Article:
Liked by 2 people

  5. I think once you get a certain amount of information stuffed into your head, the brain just starts losing track of where it stored those bits of memory and gets lost or misdirected trying to find it. It seems so logical, it’s probably not true at all…

    Liked by 2 people

    1. Squirrel, during my working years, I could stuff all kinds of stuff into my memory — spit them out with assurance on the 6 o’clock news — and immediately forget everything. These days? Quien sabe?


  6. “But I won’t remember it in the morning. I might not remember it in 15 minutes. Or five. It’s possible I’ve already forgotten it.”

    Um, why am I posting this comment? I can’t remember.

    Liked by 2 people

      1. I periodically get likes on posts I wrote a while back and draw a complete blank on what I wrote about, so I have to go back and reread the post to find out. And I’ve only been at this for 13 months!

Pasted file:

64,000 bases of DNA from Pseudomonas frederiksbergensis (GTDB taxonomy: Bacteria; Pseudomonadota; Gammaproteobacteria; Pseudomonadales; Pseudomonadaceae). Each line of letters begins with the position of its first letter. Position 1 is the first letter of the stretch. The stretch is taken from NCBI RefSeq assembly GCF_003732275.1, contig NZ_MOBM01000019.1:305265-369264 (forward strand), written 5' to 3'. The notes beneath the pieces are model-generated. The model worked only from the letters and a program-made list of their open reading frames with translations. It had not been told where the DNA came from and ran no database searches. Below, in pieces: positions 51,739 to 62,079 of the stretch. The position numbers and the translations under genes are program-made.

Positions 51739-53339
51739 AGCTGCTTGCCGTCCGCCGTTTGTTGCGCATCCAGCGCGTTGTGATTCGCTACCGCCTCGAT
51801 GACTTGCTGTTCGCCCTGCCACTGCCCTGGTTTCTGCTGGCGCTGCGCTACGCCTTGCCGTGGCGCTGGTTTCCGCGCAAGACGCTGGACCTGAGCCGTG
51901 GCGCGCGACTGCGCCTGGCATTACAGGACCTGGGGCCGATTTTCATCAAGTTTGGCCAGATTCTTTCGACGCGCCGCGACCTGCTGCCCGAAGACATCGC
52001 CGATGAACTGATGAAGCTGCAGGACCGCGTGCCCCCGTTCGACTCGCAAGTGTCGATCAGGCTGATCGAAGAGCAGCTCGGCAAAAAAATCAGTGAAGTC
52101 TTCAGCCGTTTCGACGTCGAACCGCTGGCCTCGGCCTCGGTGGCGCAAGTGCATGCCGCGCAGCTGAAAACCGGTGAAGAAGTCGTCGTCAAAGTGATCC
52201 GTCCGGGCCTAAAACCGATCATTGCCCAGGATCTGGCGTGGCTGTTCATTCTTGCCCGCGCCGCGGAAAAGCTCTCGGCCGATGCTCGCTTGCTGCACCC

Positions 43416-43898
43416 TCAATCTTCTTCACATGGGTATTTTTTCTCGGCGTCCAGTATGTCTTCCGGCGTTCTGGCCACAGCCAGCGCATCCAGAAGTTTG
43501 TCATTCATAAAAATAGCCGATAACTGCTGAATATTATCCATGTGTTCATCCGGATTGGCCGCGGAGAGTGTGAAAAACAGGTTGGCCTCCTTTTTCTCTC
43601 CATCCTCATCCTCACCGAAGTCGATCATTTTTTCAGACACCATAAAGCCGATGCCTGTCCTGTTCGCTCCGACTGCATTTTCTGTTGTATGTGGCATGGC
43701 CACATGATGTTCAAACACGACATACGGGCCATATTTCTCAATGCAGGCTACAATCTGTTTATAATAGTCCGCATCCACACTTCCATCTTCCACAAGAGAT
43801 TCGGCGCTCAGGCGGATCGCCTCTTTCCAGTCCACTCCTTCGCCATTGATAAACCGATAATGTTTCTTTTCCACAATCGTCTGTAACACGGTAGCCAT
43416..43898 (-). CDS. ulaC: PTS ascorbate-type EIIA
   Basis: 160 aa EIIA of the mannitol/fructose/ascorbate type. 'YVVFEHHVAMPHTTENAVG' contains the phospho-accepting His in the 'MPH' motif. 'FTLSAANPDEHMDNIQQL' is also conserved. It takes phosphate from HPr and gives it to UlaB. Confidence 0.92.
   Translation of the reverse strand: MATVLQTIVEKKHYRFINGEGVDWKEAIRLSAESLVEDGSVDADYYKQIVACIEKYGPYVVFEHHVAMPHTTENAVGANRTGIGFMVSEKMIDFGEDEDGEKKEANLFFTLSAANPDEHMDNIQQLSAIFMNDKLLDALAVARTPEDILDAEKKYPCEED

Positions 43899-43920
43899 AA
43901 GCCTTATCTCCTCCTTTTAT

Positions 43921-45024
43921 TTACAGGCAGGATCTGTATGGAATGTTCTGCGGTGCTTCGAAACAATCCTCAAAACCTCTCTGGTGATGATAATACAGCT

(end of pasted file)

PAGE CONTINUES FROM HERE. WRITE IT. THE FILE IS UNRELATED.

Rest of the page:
Liked by 1 person

  7. There is a school of thought that abides by tricks or games that keep one’s memory sharp. Simple things like ‘concentration’ – a card game where you have to match all the pairs up after having placed the deck face down across a table or whatever. My mother played this kind of game with her children all the time. She encouraged doing crosswords and mind puzzles too. But I don’t know if, in today’s world, that’s such a great gift – memory. There’s not much WORTH remembering IMHO. I wouldn’t sweat it. It comes to all of us…I think? 😉

    Liked by 1 person

    1. I think writing helps. I think keeping mentally busy helps. I think part of the problem older people had before us was boredom. It’s a lot harder to get bored these days. And I still manage to forget lots of stuff, especially if I don’t want to remember it.